Medaka, a monitoring agent of marine environmental pollution
The book our stolen future brought world-wide attention to scientific discoveries about a facts that common contaminants can interfere with organism developments, especially endocrine disruption. At sea, toxic chemicals is one of the most dangerous disturbance to marine population. Do you still remember minamata tragedy? Aside from hundreds of human, all of fishes were also died and floated because of dramatic increase of mercury’s poison at Minamata Bay, 1956.
At this time, the scientist are monitoring water environment to control the toxic pollution at coastal marine environment. Physical and chemical parameters were measured, and medaka fish was also used to examine the pollution degree & its bioavailability.
Medaka (Oryzias sp.) are actinopterygii or ray-finned fish with the average body length were 3 cm. This genus comprises more than 14 species, with the java medaka (O. javanicus-Bleeker, 1854) is the most highly adaptable to different salinity (can live in fresh water, brackish water, as well as salt water) among other Oryzias species. On meristic experiments, the number of dorsal fin were 6-7, anal fin 20-25 and caudal fin were 5-6. They eat artemia, insects, tubifex worms and protozoa.
Java Medaka are widely distributed in Asia, especially in Indonesia, Malaysia and Thailand and live in well defined habitat. They have a unique osmotic adaptation mechanism (enhances the capacity of Na+ and Cl− secretion in ionocytes and hypoosmoregulatory ability while exist in seawater). They live long-enough with short generation time (2-3 months, make them possible to obtain five generations a year) and available at all periods of the year. Medaka are also highly adaptable fish and stable in laboratory aquaculture. These create medaka as important fishes to monitor the pollution threat in the ocean.
Woo et al (2014) suggest that there is transcriptional changes caused by Bisphenol A (BPA) in java medaka. 533 genes of seawater, 215 genes of freshwater and 78 shared genes were changed significally their expression, which mainly involved in cellular and signaling pathway. These finding were also revealed the alteration of salinity as one of environmental stressor can potentially affect the toxicity, since transcriptional changes was also regulated differently under environmental salinity.
In addition, the induction of metallothionein (MT) chemical substance on juvenile java medaka are statistically significant with positive correlation with the cadmium level (Cd) in their tissues (p<0.01). This indicate an increase in MT protein resulted in increase in Cd level on O. Javanicus (Khodadoust and Ahmad, 2013).
Another study of low level Cd exposure (0.01-0.10 ppm) resulted in several development impairments to java medaka egg. Nevertheless, this impairment was significantly observed to eggs on low levels mercury (Hg), 0.01-0.02 ppm. Lower concentration of Hg were found to cause teratogenesis on java medaka. Although java medaka eggs successfully hatched 375.7 to 78.6% when exposed on high concentration of Hg, this fish is more sensitive to Cd exposure within the same concentration (successful rate 0-52.5%) (Ismail and Yusof, 2011).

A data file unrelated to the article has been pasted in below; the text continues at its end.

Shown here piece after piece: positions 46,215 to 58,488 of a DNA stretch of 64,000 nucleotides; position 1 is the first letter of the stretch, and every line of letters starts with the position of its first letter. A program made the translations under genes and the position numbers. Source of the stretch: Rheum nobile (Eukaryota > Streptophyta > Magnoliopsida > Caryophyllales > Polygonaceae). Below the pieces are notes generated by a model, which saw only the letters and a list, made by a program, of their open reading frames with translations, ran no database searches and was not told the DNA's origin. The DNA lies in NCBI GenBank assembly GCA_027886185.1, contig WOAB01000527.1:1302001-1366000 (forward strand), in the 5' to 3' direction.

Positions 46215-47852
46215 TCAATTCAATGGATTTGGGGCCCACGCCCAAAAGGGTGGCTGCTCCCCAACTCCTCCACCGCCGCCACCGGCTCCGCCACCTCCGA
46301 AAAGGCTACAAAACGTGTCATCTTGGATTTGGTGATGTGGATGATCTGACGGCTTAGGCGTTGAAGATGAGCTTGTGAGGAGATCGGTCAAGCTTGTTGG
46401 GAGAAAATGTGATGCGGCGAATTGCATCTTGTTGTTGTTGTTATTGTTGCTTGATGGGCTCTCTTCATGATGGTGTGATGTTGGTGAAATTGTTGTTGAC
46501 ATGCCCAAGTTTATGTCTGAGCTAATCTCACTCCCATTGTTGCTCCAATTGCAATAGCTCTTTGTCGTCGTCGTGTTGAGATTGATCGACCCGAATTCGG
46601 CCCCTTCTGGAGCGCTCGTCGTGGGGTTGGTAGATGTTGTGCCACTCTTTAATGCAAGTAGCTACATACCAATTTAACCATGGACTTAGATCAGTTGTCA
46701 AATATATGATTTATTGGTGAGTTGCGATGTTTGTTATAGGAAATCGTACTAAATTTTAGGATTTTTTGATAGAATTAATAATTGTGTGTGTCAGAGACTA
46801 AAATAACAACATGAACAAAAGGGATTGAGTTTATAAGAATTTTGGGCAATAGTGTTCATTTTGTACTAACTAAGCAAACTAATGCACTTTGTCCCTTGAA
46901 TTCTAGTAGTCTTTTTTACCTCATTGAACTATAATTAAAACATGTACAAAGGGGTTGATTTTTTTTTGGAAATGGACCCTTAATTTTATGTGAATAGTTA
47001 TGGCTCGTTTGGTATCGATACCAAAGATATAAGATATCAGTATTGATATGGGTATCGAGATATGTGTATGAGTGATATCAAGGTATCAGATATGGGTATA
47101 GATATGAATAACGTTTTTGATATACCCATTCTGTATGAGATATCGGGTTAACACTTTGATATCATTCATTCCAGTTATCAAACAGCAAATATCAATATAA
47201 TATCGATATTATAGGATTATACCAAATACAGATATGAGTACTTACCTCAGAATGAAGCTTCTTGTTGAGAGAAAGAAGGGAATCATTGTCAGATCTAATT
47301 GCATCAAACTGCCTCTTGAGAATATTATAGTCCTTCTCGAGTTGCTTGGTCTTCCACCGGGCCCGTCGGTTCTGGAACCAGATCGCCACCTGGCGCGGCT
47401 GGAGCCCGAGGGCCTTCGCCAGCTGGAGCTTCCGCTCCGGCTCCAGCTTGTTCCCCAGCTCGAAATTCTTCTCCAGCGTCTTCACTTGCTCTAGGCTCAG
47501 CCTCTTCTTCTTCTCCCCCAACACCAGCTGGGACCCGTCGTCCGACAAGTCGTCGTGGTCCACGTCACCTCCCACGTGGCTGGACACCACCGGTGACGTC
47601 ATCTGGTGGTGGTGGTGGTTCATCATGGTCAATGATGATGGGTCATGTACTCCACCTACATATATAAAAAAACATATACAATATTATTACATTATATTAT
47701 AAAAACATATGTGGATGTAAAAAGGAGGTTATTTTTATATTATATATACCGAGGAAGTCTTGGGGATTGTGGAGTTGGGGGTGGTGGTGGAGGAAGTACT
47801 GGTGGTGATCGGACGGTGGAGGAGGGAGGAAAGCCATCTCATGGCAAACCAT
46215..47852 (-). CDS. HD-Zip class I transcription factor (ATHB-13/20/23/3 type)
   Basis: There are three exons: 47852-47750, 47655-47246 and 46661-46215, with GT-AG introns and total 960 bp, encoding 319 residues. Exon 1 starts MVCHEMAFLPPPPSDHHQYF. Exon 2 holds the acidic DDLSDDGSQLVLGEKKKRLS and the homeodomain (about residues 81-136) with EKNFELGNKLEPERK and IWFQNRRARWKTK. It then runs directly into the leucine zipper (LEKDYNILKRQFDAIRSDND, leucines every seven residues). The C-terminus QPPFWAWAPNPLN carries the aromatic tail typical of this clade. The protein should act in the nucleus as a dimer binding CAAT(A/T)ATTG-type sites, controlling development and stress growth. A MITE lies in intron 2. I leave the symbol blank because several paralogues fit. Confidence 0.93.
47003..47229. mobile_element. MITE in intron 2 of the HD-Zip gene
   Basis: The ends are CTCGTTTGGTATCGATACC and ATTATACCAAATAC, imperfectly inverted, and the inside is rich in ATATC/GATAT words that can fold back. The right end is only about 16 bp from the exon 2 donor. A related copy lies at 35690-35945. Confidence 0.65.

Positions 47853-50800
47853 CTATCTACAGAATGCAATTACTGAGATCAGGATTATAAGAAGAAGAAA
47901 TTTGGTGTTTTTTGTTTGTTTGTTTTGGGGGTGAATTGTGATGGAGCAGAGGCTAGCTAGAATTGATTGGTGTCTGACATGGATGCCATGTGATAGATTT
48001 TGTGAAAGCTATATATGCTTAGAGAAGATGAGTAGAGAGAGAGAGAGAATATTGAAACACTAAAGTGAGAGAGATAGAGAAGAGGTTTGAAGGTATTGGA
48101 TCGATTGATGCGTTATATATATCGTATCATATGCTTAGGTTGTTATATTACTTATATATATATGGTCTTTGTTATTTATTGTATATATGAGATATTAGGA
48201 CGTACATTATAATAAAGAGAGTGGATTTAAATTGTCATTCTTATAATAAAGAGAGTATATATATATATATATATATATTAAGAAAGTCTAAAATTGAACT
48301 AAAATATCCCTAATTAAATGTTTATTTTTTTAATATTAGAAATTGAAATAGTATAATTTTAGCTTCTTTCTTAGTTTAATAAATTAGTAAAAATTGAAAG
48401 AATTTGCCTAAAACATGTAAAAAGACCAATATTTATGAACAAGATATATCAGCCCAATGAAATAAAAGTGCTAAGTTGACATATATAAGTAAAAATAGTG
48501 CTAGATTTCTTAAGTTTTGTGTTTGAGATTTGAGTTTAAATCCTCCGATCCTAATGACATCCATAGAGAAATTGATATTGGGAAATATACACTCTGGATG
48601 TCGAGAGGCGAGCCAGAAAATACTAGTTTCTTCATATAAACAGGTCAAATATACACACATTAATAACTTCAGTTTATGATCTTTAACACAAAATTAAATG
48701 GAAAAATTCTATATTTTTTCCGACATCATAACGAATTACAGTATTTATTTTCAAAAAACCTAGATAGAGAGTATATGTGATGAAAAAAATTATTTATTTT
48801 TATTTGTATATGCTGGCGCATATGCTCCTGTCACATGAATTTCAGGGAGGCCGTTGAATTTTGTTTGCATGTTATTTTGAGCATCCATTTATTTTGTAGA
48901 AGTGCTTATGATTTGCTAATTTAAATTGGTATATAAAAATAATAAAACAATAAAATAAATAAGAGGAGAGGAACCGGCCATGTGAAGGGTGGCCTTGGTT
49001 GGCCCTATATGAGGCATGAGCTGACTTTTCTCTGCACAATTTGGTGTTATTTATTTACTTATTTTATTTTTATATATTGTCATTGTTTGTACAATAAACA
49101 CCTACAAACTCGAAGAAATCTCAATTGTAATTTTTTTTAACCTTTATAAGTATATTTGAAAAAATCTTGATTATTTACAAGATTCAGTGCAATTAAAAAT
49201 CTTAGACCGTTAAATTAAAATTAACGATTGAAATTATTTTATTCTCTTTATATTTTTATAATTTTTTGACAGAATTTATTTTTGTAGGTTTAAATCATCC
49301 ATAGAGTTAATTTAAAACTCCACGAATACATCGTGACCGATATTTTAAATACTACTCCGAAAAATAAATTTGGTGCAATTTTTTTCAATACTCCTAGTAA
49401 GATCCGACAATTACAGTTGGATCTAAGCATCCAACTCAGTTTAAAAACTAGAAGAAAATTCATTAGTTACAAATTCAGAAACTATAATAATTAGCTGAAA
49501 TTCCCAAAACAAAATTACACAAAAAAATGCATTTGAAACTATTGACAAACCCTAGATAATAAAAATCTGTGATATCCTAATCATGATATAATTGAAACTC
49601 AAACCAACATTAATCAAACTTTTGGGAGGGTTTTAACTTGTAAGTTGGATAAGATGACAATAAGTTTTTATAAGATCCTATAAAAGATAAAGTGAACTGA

As biological effect monitoring, Estrogenic chemicals (EI) and 17β-estradiol (E2) are a natural steroid hormone, detected in sewage treatment works effluents and estuarine water. They were known to cause induction of vitellogenin, the appearance of testis-ova in male fish and lead to endocrine disruption. Fortunately, based on Imai et al (2007) research, at very low concentration, 39-198 ng/L, java medaka will not be affected to these chemicals.
We expect that such continuous experimental is needed to understand the genetic variation and modification of java medaka after toxicology exposure, especially on offspring impact. The application of experimental techniques to this fish would bring us new information to understand how medaka has developed diverse mechanisms to adapt in diverse environments as well.
Colborn T, Dumanoski D, Myers JP. 1996. Our stolen future: Recent important scientific studies. http://www.ourstolenfuture.org/. Accessed on October 2017.
Fishbase. Oryzias javanicus. http://www.fishbase.org/summary/12254. Accessed on October 2017.
Imai S, Koyama J, Fuji K. 2007. Effects of estrone on full life cycle of java medaka (Oryzias javanicus), a new marine test fish. Environ Toxicol Chem. 26 (4): 726-731.
Ismail A., Yusof S. 2011. Effect of mercury and cadmium on early life stages of Java medaka (Oryzias javanicus): A potential tropical test fish. Marine Poll Bull. 63: 347-349.
Khododaust D, Ahmad I. 2013. Metallothionein-like protein levels in java medaka fish (Oryzias javanicus) exposed to different concentration of cadmium. Walailak J Sci & Tech. 11(10): 883-893.
Kudo A, Fujikawa Y, Miyahara S, Zheng J, Takigami H, Sugahara M, Muramatsu T. 1998. Lessons from minamata mercury pollution, Japan—After a continuous 22 years of observation. Wat Sci Tech. 38(7): 187-193.
Miyanishi H, Inokuchi M, Nobata S, Kaneko T. 2016. Past seawater experience enhances seawater adaptability in medaka, Oryzias latipes. Zoological Lett. 2(12): 1-10.
Woo S, Denis V, Yum S. 2014. Transcriptional changes caused by bisphenol A in Oryzias javanicus, a fish species highly adaptable to environmental salinity. Mar drugs. 12: 983-998.
First picture: http://3.bp.blogspot.com/_58yBWvhQZ-g/Sid2jPsNWaI/AAAAAAAAAEA/E0Xz78PVIqI/s1600/oryzias%252520javanicus%252520m-5
Second picture: http://www.discoverlife.org/nh/maps/Vertebrata/Fish/Adrianichthyidae/Oryzias/map_of_Oryzias_javanicus